The Regional Counter-Terrorism Centers (RCC), which are similar to Joint Interagency Task Force (JIATF) organizations, are being established at all four regional commando bases as infrastructure construction is completed. The RCCs will work for the CTC to develop terrorist network mapping and fusion of intelligence support for their respective commando battalion battle space. Additionally, the RCCs will develop and implement intelligence exchange activities with assigned Coalition forces in the area of operation.

The INCTF submitted a budget of $380 million for CY 2008. It received $167 million in a direct funding allocation and direction to the MoD to pay the INCTF salaries of $166 million for CY 2008. The INCTF is currently prioritizing its 2008 requirements to develop an acquisition strategy. Since the majority of the requirements are equipment related, INCTF is considering FMS procurement in many cases. Recognizing the low quantities of equipment needed, the INCTF makes every effort to economize FMS transactions through modification of existing letters of agreement and contracts with other Iraqi ministries.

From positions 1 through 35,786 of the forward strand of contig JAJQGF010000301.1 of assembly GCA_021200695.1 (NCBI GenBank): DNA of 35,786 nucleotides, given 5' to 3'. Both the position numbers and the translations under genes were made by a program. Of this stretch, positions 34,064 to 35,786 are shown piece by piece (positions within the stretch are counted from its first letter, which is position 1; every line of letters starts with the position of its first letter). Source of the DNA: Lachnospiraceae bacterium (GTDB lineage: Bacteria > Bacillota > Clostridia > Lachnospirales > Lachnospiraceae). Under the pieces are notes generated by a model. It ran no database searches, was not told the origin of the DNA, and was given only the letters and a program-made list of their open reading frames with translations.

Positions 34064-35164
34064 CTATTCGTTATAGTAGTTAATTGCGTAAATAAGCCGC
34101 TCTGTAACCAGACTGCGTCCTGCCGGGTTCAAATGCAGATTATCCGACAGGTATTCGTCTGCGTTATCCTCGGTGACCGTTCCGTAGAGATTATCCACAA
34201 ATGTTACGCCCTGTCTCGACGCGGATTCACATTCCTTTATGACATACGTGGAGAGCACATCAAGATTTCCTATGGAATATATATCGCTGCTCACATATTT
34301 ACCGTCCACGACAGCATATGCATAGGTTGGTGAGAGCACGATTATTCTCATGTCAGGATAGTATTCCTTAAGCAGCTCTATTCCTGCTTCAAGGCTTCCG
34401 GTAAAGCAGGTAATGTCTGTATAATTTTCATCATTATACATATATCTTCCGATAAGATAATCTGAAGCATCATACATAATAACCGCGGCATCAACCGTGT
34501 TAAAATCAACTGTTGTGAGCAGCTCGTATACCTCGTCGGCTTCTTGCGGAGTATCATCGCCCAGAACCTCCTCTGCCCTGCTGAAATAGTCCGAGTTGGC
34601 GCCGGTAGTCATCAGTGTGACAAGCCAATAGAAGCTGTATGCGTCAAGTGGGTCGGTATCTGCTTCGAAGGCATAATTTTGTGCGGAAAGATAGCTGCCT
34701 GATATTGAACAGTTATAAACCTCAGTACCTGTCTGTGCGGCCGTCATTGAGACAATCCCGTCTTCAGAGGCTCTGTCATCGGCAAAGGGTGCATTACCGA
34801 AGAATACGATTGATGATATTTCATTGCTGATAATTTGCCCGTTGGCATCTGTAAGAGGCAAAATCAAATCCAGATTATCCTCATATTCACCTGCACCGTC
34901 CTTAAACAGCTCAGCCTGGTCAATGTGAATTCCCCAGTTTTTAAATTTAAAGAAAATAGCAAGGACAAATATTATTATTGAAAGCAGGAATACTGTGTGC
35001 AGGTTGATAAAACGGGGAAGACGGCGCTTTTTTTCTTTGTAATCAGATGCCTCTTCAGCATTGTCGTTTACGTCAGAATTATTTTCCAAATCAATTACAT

The future of Iraqi aviation support to counterterrorism rests primarily with the 15th Special Operations Squadron, flying the specially configured Mi-17 helicopter. An aggressive time line was set in 2007, but it was dependent on several critical events. The first event is an improved Contracted Logistic Support (CLS) contract. The IqAF supports the Mi-17s that it has for training and initial operations by a CLS that is insufficient for the current level of operations. The IqAF is purchasing an improved CSL contract but will not implement it soon enough to meet the current CT aggressive timeline. The second issue is the current Intercommunications System (ICS) in the IqAF Mi-17s. It has been determined that the ICS is safe to fly daytime base-to-base non-tactical training and operations but must be upgraded or replaced in order to conduct CT Night Vision Goggle (NVG) tactical training or operations. The CAFTT and the IqAF have aggressively pursued these two problems, and they will have the improved CLS and upgraded ICS Mi-17s available for CT NVG tactical training in November 2008. If NVG CT aviation training begins in early 2009, there is a reasonable assurance Mi-17 aviation support to CT will meet January 1, 2010 FOC requirements.